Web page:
Missing Plane Found, 3 Killed in Crash in Vero Beach

A Cessna 310 departing from Okeechobee and flying to Bartow has crashed

  A plane which went missing around Vero Beach, Florida has been located
A plane which went missing on Thursday around Vero Beach, Florida has been located, authorities say. While three people have been found dead on board, their identities have not yet been revealed.

A plane which went missing on Thursday around Vero Beach, Florida has been located, authorities say. While three people have been found dead on board, their identities have not yet been revealed.

CBS 12 reports the Cessna 310 aircraft has been found 20 miles west of Vero Beach. Rescue efforts led to a find the day after the plane was declared missing.

On Friday morning, the crash site had been located, with three casualties aboard. The pilot had lost all communication with the Miami control tower by 4:35 p.m. on Thursday. At the time, the plane was flying 15 miles west of Fort Pierce.

WPTV details that a search effort was centered on the Fort Drum Conservation Area. The swampy region is only accessible via helicopter or sailboat.

The plane disappeared shortly after taking off from Okeechobee. According to the Federal Aviation Administration, the aircraft was headed for Bartow. Police are still investigating as to the identities of the victims of the crash.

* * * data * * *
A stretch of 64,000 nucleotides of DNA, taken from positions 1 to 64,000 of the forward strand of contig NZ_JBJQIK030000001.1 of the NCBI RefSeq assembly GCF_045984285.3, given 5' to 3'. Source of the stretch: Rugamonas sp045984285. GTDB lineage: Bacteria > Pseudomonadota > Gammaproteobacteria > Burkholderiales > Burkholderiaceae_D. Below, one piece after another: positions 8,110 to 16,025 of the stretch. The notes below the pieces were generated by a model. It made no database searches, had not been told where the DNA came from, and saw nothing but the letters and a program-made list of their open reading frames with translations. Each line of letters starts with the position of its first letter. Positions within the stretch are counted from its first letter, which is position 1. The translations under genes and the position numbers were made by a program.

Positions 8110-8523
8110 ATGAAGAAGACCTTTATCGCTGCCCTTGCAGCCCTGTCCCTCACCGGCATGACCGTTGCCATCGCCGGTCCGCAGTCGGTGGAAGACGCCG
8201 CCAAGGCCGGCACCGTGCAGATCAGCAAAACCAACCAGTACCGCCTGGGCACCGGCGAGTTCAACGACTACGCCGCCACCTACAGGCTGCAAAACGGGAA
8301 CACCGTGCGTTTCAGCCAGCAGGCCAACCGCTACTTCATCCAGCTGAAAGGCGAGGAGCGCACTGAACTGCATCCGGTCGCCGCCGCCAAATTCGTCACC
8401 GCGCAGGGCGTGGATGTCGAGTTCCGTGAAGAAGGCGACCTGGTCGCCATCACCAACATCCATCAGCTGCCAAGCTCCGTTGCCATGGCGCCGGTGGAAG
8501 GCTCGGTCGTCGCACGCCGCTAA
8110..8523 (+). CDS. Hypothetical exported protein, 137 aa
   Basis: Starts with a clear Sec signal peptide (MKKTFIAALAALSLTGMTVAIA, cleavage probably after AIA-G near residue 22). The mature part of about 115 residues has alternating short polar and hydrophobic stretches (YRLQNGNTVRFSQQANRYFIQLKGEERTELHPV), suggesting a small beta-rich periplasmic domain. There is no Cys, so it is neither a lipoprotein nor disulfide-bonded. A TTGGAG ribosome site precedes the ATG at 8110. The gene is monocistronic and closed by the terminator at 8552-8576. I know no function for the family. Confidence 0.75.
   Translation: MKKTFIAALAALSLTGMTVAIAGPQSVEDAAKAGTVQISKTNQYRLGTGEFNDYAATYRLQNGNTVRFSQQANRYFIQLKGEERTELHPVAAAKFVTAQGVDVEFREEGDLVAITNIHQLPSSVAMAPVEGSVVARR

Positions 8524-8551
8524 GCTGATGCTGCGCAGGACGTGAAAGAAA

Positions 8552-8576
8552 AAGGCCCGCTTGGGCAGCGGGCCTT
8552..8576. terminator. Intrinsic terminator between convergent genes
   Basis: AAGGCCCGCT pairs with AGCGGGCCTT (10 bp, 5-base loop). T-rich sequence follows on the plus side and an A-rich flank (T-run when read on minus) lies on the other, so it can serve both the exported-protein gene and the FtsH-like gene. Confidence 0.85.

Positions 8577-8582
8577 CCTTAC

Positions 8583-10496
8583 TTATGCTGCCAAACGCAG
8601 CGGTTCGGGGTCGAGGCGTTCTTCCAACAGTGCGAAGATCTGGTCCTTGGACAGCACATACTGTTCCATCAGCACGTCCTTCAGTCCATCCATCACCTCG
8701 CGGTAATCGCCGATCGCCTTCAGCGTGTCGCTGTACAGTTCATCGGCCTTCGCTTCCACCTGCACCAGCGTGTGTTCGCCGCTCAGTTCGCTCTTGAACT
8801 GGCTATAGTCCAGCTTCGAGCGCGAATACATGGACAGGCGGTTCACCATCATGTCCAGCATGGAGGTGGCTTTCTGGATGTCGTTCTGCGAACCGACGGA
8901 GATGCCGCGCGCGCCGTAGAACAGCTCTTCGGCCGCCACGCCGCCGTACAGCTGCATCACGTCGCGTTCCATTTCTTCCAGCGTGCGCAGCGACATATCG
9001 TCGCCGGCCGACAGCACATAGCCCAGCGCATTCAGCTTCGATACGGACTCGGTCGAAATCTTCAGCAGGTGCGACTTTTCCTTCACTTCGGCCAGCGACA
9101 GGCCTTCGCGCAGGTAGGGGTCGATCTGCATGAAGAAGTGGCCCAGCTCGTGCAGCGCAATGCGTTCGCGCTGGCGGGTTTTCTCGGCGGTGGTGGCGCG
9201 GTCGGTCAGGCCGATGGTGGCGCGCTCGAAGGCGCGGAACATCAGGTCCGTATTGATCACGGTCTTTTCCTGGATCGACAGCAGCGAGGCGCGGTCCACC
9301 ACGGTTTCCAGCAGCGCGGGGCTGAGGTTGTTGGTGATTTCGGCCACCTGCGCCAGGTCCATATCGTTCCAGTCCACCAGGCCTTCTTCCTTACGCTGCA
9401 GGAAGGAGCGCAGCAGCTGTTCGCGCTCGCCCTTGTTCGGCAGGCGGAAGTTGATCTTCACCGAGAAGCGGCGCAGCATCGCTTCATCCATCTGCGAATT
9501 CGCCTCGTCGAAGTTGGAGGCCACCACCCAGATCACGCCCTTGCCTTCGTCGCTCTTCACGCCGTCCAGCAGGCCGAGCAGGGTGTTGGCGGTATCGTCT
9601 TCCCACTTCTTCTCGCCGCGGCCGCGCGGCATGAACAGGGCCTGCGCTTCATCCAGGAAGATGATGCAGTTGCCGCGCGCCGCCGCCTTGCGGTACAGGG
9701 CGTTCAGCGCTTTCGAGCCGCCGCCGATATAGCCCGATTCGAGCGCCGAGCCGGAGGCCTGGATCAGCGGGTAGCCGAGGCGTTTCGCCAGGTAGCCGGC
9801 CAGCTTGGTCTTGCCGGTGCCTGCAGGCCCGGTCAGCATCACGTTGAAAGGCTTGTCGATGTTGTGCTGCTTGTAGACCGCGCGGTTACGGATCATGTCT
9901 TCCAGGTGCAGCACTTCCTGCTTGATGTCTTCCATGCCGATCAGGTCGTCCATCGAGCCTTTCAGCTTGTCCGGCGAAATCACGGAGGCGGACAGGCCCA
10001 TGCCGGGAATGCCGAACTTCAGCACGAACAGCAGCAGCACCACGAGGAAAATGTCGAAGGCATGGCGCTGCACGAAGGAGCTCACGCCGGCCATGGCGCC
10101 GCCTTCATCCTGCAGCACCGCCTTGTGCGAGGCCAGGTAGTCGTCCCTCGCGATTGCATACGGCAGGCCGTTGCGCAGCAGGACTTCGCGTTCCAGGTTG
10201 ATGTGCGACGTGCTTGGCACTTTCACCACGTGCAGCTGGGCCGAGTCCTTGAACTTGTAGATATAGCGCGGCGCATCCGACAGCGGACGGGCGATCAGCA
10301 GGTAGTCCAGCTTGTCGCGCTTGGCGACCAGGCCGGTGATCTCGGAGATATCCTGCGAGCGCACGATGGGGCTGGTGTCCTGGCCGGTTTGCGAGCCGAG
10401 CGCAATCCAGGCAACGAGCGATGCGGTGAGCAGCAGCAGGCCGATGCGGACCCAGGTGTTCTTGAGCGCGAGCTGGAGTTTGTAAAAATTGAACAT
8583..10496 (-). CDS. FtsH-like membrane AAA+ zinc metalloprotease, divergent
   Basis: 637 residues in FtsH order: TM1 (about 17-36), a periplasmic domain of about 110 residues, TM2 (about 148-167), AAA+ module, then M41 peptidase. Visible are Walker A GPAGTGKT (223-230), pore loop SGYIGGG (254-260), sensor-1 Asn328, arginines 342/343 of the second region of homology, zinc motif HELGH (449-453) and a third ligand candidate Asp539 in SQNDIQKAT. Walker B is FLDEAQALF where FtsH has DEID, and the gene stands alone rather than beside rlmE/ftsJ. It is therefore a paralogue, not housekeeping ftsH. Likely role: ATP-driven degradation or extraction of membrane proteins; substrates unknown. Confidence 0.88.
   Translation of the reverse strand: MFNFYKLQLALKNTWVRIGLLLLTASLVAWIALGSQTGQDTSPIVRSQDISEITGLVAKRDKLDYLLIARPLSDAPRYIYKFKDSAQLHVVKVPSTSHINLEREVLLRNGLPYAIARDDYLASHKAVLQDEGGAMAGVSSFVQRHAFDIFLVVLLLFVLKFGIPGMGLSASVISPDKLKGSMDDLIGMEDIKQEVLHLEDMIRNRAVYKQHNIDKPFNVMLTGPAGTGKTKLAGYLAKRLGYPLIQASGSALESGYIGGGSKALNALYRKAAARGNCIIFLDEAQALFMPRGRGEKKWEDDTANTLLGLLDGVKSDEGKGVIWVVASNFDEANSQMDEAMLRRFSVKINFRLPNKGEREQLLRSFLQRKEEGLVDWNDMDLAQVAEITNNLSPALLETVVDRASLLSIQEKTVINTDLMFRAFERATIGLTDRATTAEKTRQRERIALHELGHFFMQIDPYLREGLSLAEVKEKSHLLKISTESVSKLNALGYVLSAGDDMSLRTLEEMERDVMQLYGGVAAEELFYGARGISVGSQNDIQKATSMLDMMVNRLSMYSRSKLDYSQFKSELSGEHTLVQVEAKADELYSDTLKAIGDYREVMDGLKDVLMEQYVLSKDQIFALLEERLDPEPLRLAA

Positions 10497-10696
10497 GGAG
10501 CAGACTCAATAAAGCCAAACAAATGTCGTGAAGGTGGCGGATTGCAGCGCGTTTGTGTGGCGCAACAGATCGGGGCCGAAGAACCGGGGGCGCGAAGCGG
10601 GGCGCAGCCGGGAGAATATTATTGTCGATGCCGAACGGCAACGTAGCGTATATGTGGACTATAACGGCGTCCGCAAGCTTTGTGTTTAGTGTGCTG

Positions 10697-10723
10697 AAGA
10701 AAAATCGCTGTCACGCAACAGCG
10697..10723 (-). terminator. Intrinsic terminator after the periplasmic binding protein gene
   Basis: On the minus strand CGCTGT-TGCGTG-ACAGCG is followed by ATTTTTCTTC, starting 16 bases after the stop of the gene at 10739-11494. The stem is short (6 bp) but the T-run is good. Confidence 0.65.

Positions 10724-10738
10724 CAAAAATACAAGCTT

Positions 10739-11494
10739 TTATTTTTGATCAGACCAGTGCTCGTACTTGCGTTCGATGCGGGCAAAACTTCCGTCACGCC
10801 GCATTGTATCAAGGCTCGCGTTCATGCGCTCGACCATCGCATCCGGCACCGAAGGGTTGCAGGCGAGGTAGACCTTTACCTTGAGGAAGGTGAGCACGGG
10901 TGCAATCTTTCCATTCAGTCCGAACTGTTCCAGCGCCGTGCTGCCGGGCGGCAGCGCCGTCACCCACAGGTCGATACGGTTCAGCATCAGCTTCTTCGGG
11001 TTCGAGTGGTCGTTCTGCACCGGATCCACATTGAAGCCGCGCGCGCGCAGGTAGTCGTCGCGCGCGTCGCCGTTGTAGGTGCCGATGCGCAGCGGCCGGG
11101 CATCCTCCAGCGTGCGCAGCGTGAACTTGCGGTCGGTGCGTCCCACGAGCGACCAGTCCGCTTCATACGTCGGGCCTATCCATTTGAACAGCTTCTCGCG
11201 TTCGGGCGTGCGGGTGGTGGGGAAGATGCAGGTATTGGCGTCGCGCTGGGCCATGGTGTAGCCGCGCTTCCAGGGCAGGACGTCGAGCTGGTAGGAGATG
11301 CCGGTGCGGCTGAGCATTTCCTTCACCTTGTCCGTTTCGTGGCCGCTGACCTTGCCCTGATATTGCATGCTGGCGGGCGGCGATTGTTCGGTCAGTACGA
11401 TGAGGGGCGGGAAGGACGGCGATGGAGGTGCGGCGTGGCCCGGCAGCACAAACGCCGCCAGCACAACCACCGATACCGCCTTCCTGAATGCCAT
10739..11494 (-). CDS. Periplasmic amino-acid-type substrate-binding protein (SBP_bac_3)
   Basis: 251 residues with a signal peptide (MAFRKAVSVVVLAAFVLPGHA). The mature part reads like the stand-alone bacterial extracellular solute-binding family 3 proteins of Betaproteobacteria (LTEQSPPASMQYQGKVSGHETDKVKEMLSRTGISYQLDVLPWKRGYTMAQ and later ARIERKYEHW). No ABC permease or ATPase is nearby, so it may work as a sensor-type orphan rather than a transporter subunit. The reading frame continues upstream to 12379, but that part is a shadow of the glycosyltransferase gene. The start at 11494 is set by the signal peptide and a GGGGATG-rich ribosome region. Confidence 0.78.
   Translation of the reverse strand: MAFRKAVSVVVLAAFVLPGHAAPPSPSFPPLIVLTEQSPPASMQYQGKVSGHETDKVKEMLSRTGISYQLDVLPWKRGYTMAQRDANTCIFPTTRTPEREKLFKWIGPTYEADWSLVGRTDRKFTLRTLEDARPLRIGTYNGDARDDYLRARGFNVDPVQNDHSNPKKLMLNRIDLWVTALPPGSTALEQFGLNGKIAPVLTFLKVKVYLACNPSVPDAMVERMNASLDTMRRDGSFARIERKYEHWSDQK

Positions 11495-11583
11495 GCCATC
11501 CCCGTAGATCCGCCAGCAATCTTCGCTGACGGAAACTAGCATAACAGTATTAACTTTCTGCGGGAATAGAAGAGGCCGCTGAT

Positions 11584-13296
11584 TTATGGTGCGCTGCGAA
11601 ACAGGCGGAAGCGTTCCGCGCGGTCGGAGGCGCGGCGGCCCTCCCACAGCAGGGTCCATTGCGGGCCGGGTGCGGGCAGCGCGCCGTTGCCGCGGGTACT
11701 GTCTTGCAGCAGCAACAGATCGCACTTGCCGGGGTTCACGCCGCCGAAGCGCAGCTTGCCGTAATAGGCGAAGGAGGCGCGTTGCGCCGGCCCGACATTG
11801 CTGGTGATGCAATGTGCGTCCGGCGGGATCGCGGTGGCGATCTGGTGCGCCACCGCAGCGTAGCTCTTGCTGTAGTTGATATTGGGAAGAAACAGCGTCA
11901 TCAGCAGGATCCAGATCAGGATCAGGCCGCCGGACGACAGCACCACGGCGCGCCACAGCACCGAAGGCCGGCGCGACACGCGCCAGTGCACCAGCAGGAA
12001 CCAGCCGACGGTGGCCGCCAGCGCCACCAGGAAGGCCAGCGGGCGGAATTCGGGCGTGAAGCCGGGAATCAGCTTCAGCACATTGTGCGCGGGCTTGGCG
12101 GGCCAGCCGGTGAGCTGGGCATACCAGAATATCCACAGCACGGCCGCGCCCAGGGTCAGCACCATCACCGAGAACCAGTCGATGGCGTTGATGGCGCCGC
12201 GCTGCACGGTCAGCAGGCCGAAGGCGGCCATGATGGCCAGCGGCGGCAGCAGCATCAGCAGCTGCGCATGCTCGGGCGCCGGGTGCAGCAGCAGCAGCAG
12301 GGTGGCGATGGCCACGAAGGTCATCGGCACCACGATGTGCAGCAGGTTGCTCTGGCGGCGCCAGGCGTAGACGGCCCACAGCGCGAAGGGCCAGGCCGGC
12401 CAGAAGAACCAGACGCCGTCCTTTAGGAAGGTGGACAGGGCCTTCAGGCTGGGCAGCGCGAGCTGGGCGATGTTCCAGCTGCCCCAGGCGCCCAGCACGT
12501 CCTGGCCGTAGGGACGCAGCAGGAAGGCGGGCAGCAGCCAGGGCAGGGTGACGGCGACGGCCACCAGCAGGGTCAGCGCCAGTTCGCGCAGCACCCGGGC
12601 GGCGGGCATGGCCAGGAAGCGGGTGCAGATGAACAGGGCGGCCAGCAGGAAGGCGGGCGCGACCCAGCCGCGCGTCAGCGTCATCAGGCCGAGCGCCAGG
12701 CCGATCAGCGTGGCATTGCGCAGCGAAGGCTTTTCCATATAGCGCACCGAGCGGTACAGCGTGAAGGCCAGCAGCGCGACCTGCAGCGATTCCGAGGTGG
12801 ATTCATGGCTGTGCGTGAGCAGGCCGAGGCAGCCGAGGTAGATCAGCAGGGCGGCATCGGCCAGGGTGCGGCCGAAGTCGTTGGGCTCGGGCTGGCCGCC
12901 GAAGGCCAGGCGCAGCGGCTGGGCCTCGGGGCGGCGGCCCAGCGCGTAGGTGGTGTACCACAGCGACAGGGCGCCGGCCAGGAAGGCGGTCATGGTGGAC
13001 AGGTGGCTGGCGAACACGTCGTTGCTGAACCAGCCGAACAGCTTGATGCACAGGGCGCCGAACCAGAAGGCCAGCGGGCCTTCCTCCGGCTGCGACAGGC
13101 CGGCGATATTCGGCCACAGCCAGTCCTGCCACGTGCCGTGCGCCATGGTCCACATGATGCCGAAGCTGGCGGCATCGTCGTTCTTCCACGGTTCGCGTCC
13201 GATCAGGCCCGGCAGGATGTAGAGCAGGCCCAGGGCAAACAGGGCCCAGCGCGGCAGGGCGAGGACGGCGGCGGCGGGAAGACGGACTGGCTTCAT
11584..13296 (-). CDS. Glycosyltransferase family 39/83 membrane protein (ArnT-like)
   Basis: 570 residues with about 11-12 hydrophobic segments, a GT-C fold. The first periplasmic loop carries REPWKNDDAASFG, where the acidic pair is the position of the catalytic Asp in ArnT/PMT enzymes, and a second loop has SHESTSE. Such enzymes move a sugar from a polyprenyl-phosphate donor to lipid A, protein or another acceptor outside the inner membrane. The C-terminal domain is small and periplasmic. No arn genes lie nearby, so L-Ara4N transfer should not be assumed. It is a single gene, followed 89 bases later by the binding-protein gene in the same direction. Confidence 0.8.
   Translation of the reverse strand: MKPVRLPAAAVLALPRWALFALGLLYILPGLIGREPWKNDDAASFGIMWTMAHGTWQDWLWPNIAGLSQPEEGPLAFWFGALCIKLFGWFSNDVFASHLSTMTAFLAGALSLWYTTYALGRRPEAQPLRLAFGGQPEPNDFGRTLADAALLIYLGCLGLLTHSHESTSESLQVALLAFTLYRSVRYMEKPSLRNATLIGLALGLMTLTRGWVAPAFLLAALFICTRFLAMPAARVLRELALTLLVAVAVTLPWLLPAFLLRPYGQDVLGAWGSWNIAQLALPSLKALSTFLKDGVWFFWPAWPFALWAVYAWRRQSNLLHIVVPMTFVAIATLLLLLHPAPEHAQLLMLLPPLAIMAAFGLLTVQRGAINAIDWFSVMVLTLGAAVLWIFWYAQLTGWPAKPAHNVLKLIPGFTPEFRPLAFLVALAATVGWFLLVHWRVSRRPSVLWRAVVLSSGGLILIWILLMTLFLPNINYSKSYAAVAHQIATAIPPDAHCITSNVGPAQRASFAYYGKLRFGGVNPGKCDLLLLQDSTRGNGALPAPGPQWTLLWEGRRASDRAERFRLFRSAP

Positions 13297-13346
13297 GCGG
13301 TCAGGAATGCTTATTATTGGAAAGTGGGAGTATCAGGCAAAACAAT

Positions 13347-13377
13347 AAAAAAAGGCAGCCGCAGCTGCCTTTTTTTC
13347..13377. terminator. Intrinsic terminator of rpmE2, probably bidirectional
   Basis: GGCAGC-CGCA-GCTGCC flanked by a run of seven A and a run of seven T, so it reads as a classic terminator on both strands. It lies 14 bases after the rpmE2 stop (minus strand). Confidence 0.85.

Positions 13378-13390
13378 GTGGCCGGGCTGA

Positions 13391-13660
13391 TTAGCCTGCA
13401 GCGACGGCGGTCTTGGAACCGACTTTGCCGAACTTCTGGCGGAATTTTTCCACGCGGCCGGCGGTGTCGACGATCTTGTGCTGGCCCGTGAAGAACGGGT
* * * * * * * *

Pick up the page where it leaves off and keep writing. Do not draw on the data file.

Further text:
An ALNOT, or alert notice, was issued when it lost contact with the tower, says FAA spokesperson Kathleen Bergen.

Local and federal authorities worked together to scour the swamp area located in the western section of Indian River County.

Indian River County Fire Rescue officers were brought in at 10:30 a.m., once the crash site was located. They collaborated with the National Transportation Safety Board to create a pathway to reach the remote location.

The operation took several hours, with Assistant Fire Chief Brian Burkeen stating that their crews were still at the accident spot as of 1:30 p.m.

St. Lucie County Sheriff's Office spokesperson Mark Weinberg tells reporters that rescue operations suffered a delay of a few hours because the “weather was too bad.”

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